There's something about the time of year that determines my energy level. For the months after Christmas, it seems to drop--and this year I don't think it's because the holidays were so exhausting; I restrained my shopping like never before, and kept everything at a quieter pace. It's something about the wet, the cold, the wind that (even though we don't necessarily subject ourselves to it much) affects my outlook and subdues the force of my attack on projects. (Maybe it's also that the early months are the season in which I do our taxes, which are finally finished!) Spring is springing, the green is a little greener (not so brown and tamped down), and the brown is a little greener (the little buds in the trees). Things are coming to life, and I'm feeling much more motivated to paint and clean and sort and get rid of stuff.
Gary used to go on trips for a week every month with his work. When he was gone, I'd often attack a project and see how much of it could be done before he returned. It was good to have something to do, and to get something accomplished, and to have a time frame to encapsulate it. Now our church has a team of people going on a missions trip. I'm using that as my time frame, seeing what can be done while they're gone.
Last night I pulled some paint in from the garage, and started repainting our entry. Amazing how much a little paint makes things look better, covering barely noticeable marks and the plaster repair jobs at the corners! I'm resolving to paint as much of the house as I can in the next few weeks. Most rooms need it to one extent or another. That should keep me out of mischief and focused for a while. Don't stand still at our house, or you might end up with a coat of paint!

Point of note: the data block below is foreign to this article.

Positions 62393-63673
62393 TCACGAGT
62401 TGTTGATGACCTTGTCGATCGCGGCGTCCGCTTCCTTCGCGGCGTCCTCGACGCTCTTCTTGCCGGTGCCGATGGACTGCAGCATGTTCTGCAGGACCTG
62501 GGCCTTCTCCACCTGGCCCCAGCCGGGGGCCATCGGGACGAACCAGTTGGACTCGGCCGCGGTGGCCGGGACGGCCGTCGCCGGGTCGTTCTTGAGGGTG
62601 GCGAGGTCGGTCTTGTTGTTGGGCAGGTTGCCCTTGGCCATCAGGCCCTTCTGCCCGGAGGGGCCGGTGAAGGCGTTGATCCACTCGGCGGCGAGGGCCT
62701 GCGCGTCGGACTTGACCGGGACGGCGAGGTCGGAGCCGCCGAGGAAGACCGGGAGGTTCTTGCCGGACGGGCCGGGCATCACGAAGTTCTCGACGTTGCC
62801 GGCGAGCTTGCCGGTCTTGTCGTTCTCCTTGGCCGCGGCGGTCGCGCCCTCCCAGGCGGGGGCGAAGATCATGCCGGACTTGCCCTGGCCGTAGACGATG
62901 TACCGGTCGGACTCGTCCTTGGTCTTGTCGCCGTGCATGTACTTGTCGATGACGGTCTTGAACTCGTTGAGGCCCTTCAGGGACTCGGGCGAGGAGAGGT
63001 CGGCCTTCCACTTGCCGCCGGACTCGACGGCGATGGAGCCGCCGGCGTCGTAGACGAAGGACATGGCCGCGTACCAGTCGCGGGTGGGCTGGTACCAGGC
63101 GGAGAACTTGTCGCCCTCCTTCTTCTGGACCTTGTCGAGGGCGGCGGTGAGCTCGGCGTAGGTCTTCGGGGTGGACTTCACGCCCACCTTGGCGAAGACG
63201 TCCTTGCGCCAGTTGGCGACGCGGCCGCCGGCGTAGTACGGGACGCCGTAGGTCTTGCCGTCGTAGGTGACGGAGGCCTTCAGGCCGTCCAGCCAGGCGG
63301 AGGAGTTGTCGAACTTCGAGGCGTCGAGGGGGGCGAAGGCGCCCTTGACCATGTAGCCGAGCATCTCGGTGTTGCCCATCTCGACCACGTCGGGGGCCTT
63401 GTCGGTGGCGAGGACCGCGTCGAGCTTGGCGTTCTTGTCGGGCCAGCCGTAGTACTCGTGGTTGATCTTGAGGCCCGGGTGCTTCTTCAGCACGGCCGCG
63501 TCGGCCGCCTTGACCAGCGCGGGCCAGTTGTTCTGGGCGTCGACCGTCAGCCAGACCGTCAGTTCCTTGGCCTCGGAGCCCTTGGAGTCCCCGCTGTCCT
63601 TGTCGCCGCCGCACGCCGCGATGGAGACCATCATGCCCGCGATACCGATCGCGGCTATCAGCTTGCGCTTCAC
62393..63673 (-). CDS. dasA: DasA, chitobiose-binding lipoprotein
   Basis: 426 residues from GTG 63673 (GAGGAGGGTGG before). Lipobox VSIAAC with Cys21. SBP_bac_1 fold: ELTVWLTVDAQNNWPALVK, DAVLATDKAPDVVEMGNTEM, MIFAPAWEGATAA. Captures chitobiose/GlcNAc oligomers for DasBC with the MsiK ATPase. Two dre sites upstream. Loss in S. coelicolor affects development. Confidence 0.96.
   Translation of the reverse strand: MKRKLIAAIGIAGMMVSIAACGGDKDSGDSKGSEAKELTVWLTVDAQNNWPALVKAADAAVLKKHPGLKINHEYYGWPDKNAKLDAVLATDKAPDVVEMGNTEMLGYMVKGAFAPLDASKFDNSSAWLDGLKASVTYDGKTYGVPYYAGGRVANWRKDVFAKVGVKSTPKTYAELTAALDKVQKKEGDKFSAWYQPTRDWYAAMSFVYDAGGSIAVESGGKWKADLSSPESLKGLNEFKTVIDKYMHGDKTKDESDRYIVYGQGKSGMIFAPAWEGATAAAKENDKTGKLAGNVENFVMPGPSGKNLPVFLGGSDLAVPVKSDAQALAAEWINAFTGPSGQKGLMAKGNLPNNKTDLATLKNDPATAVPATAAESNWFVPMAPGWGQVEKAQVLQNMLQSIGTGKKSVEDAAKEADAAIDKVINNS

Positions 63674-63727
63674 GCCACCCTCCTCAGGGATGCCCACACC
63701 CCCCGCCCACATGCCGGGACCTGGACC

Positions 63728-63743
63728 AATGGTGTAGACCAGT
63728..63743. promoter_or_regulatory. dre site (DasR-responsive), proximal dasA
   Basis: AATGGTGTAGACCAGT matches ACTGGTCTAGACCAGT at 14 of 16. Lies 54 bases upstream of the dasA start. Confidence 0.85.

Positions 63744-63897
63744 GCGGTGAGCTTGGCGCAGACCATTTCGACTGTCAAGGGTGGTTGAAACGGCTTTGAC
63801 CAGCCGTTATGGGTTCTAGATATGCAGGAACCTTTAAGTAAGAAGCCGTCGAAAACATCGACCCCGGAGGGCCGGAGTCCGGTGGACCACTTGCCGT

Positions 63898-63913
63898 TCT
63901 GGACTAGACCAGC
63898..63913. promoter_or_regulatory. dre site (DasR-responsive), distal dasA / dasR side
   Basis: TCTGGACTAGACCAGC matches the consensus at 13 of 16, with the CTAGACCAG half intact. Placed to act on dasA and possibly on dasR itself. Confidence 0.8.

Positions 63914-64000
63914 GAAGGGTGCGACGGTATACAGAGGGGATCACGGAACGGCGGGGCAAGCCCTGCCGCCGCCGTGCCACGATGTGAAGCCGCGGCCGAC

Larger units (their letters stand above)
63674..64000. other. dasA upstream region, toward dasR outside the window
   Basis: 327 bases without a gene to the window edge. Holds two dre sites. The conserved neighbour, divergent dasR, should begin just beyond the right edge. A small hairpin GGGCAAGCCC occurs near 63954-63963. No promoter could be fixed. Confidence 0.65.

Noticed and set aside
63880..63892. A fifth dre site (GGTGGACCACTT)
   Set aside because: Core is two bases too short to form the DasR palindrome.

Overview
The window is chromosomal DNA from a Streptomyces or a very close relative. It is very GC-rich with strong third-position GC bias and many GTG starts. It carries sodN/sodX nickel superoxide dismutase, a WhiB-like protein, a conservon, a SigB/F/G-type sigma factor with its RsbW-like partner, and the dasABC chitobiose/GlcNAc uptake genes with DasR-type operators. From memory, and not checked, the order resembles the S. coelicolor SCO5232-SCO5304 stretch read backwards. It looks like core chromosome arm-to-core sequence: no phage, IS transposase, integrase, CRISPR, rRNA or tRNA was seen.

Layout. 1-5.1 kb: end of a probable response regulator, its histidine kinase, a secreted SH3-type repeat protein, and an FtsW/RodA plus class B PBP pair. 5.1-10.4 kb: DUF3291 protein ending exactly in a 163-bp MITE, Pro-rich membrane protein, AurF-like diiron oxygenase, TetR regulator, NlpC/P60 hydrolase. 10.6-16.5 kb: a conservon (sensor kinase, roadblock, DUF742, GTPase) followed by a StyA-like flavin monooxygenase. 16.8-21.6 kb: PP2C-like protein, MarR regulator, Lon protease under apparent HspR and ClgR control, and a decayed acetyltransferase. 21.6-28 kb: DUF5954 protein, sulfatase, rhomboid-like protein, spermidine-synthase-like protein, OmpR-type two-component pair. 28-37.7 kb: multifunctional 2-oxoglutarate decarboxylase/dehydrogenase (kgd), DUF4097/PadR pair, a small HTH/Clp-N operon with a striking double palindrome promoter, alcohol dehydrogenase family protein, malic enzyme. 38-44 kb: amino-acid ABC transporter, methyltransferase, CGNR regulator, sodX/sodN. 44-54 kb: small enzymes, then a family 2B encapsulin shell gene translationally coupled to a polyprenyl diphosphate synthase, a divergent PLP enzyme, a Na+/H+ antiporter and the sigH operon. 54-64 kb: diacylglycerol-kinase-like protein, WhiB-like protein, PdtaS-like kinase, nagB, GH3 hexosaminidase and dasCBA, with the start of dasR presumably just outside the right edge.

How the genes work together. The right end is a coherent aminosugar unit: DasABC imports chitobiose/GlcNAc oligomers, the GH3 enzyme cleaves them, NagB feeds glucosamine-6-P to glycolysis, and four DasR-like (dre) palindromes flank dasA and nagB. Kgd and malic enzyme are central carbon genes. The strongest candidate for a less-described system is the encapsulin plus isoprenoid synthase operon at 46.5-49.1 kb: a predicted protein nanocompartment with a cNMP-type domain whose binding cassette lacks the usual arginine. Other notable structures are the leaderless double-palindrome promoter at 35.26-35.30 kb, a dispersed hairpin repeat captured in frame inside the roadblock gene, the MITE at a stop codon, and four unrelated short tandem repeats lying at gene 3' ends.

I've developed a to-do list with three columns, one for me, one for Gary, and one for us to work on together. (I guess I'm a list person. I also have a to-do list in a tiny binder, with one page for each room.) Now Gary is no longer safe. If he's horizontal, reading a paper (generally a horrible waste of time and energy), I will roust him with a project, if possible. If not, I'll threaten to paint him. Ha!
When the projects are done, we intend to sell the house and move into something smaller, something that doesn't need so much maintenance, so we can focus on more meaningful things than painting walls and the like. Maybe the housing market will improve. Our neighbor's house has been languishing on the market for months, and they keep dropping the price to no avail. Still, even if we have to sell for less than we want, we will buy for comparably cheaper as well. In spite of wanting to sell, another project to make progress on in these coming weeks is planting our vegetable garden. Never mind that we may never be able to harvest the good things that grow there. It calls as the spring grasses rise, the weeds claim their corners, the trees need pruning, and the compost beckons for stirring into the more useless Marysville soil. The ground is waiting, and I must work it.